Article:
Does isolation from immigrant students benefit or harm third-plus generation students?

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Abstract

Enforcing and expanding immigration restrictions have been at the forefront of the Trump administration’s agenda since his inauguration in January 2017. Underlying these policies is an assumption that immigrants harm U.S. citizens. More specifically, both authorized and undocumented immigrants are framed as consuming a disproportionate share of social benefits. We used data from the 2012 Programme for International Student Assessment (PISA) to assess this claim in U.S. high school contexts, focusing on the mathematics achievement of third-plus generation students who did not attend schools with immigrant students. On average, the third-plus-generation students who did not attend schools that enrolled first or second generation immigrant students had lower achievement than their same generation peers attending schools that served immigrant students. We conclude by highlighting the research and policy implications of our findings.

 

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How to Cite
Pivovarova, M., & Powers, J. M. (2019). Does isolation from immigrant students benefit or harm third-plus generation students?. Education Policy Analysis Archives, 27, 76. https://doi.org/10.14507/epaa.27.4349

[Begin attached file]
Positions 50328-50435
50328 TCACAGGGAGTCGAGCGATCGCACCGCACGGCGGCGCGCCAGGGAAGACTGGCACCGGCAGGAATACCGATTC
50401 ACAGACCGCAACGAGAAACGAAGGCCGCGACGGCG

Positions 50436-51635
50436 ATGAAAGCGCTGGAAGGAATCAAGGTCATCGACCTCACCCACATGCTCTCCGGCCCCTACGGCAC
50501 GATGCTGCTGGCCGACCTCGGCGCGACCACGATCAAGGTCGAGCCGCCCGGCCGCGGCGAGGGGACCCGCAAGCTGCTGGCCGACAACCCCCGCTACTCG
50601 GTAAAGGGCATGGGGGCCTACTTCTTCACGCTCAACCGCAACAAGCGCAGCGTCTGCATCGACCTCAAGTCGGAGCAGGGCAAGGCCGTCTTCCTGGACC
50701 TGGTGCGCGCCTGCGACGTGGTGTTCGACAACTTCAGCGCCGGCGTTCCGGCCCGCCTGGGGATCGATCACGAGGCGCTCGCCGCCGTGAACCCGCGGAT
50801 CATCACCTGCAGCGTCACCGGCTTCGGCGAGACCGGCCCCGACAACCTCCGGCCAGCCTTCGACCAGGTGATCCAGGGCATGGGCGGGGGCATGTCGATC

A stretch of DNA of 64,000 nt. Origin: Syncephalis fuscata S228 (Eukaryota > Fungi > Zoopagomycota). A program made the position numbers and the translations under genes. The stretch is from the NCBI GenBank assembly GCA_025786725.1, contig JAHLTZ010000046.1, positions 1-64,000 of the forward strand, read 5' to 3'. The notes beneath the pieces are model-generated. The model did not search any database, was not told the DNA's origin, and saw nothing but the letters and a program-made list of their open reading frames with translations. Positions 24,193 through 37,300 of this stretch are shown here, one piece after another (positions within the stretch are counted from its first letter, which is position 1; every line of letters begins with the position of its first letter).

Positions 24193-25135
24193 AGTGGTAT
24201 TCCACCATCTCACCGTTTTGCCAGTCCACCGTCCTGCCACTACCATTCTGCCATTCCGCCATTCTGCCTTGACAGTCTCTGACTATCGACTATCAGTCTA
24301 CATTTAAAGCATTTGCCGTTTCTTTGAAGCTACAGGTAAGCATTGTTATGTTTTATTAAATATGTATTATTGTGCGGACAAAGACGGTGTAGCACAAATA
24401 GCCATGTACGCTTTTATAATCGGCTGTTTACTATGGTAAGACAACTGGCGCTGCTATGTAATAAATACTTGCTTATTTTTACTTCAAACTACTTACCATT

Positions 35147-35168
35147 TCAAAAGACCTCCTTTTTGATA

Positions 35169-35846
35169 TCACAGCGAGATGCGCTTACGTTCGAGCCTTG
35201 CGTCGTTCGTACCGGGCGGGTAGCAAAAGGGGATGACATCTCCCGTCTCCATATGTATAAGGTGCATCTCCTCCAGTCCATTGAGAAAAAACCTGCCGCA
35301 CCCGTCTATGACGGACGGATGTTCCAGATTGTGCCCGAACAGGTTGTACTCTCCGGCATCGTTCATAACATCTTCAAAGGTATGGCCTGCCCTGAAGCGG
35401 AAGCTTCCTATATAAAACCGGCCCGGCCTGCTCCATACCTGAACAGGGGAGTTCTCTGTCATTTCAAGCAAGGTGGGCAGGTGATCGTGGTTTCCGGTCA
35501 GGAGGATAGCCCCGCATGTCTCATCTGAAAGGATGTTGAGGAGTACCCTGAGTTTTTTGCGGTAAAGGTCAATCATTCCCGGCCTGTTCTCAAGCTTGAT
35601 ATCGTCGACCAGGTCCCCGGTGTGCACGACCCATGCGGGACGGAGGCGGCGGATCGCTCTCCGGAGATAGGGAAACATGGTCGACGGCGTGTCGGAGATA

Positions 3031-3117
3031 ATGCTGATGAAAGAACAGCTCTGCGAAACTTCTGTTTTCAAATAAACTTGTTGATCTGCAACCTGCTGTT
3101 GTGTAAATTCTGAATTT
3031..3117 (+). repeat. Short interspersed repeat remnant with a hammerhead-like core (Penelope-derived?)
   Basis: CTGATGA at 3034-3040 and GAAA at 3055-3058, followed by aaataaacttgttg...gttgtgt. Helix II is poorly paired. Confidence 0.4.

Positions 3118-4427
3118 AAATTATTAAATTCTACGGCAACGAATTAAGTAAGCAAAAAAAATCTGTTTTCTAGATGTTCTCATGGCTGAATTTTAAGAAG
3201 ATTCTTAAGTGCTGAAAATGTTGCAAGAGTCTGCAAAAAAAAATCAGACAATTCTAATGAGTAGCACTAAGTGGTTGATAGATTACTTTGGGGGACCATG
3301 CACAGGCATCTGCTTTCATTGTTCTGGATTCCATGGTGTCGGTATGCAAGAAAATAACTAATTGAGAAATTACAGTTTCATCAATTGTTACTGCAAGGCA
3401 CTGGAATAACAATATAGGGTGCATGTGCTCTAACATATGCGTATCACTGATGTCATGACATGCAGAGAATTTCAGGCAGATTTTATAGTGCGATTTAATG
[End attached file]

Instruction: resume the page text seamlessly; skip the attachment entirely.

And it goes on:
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Author Biographies

Margarita Pivovarova, Arizona State University

Margarita Pivovarova is an assistant professor in the Mary Lou Fulton teachers College at Arizona State University. She received her PhD in Economics from the University of Toronto, Canada. Her research  interests include teacher quality and teacher mobility, and factors that affect academic achievement in K-12 settings.

Jeanne M. Powers, Arizona State University

Jeanne M. Powers is an associate professor in the Mary Lou Fulton Teachers College, at Arizona State University. She received her PhD in Sociology from the University of California, San Diego.  Her research focuses on school segregation, school choice, school finance litigation, teacher labor markets, and the academic achievement of immigrant youth.